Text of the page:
NAHB Seeks Deadline Extension on Energy Standards
NAHB today sent a letter to the Department of Energy requesting the agency to extend its deadline to meet the installation of new residential central air‐conditioning and heat pump equipment Seasonal Energy Efficiency Ratio (SEER) standards from Jan. 1, 2023, to July 1, 2023.
The extension request was made to provide the home building industry with adequate time to install HVAC equipment that is currently in compliance with SEER requirements but hasn’t yet been installed due to construction delays and supply chain issues.
"NAHB supports periodic, cost‐effective increases in minimum efficiency standards for equipment, however, the simultaneous deadlines for manufacturing and installing HVAC equipment before new efficiency standards are implemented create timing issues for builders across the country," the letter stated. "In new construction, HVAC equipment is typically installed in phases with the air handler, furnace, and fans being installed in the attic at rough‐in while the exterior condensing unit is installed just before closing, which is usually many months later.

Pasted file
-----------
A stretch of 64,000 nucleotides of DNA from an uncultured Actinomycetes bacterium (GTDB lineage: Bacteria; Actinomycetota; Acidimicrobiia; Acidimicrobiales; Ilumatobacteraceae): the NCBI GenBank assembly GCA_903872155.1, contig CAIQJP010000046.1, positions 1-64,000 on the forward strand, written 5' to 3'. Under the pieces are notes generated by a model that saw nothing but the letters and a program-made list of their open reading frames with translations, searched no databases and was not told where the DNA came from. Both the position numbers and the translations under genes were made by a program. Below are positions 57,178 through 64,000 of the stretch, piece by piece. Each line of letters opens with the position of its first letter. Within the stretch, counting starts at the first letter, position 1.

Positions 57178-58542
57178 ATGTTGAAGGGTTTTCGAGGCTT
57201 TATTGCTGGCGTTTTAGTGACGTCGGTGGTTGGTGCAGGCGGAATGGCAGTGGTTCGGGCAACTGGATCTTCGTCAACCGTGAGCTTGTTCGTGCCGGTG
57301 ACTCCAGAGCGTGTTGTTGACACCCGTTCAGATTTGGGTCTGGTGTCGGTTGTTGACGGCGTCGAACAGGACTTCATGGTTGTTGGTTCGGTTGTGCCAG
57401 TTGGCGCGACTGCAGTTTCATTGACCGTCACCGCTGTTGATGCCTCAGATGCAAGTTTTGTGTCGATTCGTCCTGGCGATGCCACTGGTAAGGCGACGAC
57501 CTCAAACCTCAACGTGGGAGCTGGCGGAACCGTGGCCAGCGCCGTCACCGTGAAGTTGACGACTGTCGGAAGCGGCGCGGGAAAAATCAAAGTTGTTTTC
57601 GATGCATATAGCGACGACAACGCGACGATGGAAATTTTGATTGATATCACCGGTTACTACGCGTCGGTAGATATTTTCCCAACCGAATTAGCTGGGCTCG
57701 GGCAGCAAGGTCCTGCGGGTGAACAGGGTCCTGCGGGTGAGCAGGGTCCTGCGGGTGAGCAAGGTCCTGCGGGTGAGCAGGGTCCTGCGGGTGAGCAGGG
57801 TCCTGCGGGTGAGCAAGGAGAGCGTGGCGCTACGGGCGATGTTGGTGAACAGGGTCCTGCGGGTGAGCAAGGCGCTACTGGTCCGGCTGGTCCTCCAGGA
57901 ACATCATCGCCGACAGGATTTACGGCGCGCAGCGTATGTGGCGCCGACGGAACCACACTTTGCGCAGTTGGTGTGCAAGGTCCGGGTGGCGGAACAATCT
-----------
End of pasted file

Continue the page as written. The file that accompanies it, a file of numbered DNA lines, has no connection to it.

"This timing issue is exacerbated by the nation’s ongoing supply chain crisis. Severe shortages of building materials—including HVAC equipment—have resulted in lengthy construction delays and postponement of projects, along with dramatic price increases. These unprecedented supply chain concerns make it almost impossible for builders to anticipate when they might be able to install exterior HVAC components."
The letter further stated that the supply chain crisis and subsequent construction delays have had a dramatic impact on costs for builders, home buyers, and renters.
"Extending the energy efficiency standards installation deadline for HVAC equipment by six months is a reasonable safeguard to avoid unnecessary delays and cost increases," NAHB told the DOE. "This extension will furthermore provide home builders with greater certainty regarding their construction plans at a time when many details and costs are outside of their control."